[¶ 19] The state engineer argues, however, this is not a correct result because it would require his office to treat the patents as though they conveyed valid rights to reservoir water when in fact they do not under Wyoming law because the Stutzmans failed to timely assert their claim during the Big Horn River Adjudication. The state engineer asserts a determination by this Court that Wyo. Stat. Ann. § 41-3-324 required these patents to be filed in his office would lead to an absurd result, an outcome this Court has expressly rejected in cases requiring a determination of legislative intent. We agree. Given our holding in Big Horn that the Stutzmans were time barred from asserting any claim to state water rights they may have had under the federal land patents, it would be absurd for this Court to require the state engineer to file the patents.
[¶ 20] In two prior cases, this Court considered the purpose of the filing requirement contained in Wyo. Stat. Ann. § 41-3-324. In Sturgeon v. Brooks, 73 Wyo. 436, 281 P.2d 675, 681 (1955), we considered Wyo. Stat. Ann. § 41-3-324 together with § 41-3-322, and concluded the provisions were enacted for the benefit of the water commissioner so that he would know the parties to whom reservoir water was to be distributed. A few years later, in Condict v. Ryan, 79 Wyo. 211, 335 P.2d 792, 793 (1959), we said the purpose of the statute was to provide "notice to all the world, including those whose interest in the subject matter of the instrument would be adversely affected." Given that the purpose of the provision is to provide notice of claims to water rights, it would be illogical to require such notice in cases where a claim has been adjudicated and a determination has been made that no valid claim exists under Wyoming law. Those are the circumstances that existed here, and the state engineer's office did not unlawfully withhold administrative action when it declined to file the patents.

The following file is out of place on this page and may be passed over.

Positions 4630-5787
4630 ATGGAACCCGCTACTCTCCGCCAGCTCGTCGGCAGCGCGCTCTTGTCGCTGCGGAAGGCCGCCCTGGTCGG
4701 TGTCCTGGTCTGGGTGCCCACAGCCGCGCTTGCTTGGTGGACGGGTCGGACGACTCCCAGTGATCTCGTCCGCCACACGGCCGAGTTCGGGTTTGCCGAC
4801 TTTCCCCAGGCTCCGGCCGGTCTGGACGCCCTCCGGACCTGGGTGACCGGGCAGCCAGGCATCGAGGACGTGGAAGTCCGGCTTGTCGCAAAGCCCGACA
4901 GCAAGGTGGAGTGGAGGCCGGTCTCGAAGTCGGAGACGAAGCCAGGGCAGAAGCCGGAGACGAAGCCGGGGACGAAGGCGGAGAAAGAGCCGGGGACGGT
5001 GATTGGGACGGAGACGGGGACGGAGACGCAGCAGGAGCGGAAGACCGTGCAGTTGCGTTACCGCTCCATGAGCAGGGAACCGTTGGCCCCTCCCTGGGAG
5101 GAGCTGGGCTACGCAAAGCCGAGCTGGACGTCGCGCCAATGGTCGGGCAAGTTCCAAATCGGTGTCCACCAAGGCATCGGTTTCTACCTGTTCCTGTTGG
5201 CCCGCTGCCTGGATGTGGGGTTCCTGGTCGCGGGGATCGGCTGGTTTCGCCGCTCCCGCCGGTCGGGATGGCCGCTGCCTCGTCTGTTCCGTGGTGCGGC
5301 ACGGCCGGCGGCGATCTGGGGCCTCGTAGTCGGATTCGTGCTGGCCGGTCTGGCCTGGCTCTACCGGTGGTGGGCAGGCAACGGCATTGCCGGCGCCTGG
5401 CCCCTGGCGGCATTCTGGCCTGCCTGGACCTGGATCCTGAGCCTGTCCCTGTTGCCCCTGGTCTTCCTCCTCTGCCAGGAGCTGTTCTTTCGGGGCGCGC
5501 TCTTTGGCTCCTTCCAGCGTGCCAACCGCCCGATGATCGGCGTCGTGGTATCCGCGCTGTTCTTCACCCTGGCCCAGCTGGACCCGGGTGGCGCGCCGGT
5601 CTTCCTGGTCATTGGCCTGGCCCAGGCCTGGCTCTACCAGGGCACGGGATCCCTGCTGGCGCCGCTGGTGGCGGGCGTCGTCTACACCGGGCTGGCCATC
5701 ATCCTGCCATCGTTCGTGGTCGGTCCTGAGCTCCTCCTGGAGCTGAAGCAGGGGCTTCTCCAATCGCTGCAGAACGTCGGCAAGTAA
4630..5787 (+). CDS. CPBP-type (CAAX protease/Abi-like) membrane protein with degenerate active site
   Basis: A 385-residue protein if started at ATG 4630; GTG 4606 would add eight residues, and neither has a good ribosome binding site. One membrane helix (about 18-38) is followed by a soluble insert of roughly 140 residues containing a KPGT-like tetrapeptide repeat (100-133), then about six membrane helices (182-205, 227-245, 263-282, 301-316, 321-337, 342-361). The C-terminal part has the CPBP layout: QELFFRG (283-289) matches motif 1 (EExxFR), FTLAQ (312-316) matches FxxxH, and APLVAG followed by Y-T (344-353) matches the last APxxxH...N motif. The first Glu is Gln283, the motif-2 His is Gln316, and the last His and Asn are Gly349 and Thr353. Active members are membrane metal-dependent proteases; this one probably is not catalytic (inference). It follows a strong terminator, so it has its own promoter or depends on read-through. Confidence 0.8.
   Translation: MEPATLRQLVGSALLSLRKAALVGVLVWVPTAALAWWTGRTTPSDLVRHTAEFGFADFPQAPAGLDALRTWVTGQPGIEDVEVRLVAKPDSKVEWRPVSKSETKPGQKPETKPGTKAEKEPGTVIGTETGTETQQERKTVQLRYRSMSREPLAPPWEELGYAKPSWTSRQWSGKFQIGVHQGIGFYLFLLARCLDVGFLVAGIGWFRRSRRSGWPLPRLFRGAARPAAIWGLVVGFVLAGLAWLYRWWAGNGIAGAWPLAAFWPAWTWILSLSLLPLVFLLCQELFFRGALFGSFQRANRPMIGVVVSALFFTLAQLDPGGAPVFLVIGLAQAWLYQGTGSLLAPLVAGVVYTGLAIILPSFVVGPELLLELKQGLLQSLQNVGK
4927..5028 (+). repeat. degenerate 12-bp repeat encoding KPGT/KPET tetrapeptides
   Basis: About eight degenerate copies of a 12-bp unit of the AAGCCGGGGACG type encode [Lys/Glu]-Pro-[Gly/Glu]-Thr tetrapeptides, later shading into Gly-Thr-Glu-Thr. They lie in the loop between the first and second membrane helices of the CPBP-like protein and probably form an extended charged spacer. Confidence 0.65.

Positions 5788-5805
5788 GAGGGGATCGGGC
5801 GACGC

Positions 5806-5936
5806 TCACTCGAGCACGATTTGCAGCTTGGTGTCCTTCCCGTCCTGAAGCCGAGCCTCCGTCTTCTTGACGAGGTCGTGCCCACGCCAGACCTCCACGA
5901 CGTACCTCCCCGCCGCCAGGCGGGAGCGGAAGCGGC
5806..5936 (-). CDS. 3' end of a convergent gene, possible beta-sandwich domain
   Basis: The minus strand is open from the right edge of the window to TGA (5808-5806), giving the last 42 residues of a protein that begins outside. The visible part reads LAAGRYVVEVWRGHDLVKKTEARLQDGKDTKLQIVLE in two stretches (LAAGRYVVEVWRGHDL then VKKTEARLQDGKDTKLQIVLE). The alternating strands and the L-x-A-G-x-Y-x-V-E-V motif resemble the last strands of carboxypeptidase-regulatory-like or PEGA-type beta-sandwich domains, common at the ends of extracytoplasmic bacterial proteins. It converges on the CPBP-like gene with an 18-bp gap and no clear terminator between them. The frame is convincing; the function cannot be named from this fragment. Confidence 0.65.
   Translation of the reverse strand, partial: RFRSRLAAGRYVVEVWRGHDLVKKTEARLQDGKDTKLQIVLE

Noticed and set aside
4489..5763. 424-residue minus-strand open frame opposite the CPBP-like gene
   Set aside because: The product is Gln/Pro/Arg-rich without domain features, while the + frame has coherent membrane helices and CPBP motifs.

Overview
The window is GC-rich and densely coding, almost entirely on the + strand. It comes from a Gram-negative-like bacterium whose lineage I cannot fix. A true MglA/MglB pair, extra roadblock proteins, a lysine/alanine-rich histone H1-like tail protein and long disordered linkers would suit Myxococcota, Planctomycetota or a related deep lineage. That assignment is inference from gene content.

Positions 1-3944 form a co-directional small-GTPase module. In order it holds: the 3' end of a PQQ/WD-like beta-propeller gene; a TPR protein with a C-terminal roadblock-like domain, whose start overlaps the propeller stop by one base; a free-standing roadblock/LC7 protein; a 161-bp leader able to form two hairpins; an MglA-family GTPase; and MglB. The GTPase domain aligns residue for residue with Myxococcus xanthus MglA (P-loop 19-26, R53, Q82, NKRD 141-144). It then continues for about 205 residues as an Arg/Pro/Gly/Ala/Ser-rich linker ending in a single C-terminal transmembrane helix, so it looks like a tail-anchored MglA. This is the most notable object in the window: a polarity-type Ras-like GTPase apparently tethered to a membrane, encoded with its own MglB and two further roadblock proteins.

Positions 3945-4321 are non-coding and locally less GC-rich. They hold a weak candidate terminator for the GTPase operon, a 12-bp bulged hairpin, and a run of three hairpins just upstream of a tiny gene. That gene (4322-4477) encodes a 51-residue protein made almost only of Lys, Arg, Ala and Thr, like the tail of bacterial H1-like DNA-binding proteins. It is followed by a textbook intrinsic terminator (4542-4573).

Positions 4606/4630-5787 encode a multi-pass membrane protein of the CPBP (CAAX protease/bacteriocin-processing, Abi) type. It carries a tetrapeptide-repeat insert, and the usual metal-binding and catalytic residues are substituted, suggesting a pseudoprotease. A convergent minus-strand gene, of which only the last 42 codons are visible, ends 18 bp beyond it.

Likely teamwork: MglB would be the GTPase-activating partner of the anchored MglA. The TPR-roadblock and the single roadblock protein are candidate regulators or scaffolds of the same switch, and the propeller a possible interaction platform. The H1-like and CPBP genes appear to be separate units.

At the time Sturgeon was decided, the statute was codified as 71-615, W.C.S. 1945.
The statute was then codified as 71-614, W.C.S. 1945. It provides that reservoir owners shall annually deliver to the water commissioner a list of the parties who are entitled to water from a reservoir.
[¶ 21] Affirmed.